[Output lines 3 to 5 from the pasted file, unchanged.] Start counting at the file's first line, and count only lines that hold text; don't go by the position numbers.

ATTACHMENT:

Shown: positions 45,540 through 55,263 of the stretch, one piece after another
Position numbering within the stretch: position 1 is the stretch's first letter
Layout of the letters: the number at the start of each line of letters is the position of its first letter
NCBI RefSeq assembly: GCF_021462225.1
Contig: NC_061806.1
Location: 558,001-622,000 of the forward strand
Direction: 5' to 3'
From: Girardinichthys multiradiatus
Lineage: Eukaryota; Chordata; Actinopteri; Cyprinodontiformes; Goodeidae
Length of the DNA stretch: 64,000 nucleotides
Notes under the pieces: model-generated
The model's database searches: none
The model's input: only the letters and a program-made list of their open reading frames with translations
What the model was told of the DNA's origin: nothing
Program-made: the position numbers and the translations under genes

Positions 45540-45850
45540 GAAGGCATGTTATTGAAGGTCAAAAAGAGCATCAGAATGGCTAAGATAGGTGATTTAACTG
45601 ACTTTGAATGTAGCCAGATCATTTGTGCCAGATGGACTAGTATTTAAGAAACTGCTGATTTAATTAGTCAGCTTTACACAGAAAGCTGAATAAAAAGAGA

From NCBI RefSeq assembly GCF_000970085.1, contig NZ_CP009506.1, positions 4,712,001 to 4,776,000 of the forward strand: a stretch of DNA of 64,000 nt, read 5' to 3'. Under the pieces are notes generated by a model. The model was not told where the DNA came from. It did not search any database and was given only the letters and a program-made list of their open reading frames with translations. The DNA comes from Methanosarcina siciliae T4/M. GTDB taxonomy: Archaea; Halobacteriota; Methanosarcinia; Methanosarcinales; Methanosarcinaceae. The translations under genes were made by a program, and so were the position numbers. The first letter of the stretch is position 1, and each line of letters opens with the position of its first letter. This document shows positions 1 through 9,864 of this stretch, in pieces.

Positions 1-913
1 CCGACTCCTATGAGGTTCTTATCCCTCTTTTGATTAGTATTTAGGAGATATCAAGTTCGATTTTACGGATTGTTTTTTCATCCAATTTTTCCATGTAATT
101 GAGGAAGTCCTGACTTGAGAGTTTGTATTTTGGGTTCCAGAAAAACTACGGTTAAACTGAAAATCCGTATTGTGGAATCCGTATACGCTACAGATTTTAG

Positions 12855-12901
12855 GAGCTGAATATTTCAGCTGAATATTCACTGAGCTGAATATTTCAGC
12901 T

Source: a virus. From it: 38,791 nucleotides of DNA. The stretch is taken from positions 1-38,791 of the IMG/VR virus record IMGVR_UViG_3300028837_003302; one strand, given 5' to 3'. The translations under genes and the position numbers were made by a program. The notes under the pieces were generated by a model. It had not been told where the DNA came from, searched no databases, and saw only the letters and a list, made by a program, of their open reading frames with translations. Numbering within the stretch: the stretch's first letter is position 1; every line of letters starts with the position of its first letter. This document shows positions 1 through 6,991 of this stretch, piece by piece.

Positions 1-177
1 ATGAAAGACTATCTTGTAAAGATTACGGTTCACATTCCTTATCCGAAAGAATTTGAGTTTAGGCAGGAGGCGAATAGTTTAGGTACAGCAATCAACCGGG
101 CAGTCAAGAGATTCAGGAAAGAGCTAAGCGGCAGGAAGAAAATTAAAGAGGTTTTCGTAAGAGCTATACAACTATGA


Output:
Layout of the letters: the number at the start of each line of letters is the position of its first letter
NCBI RefSeq assembly: GCF_021462225.1
Contig: NC_061806.1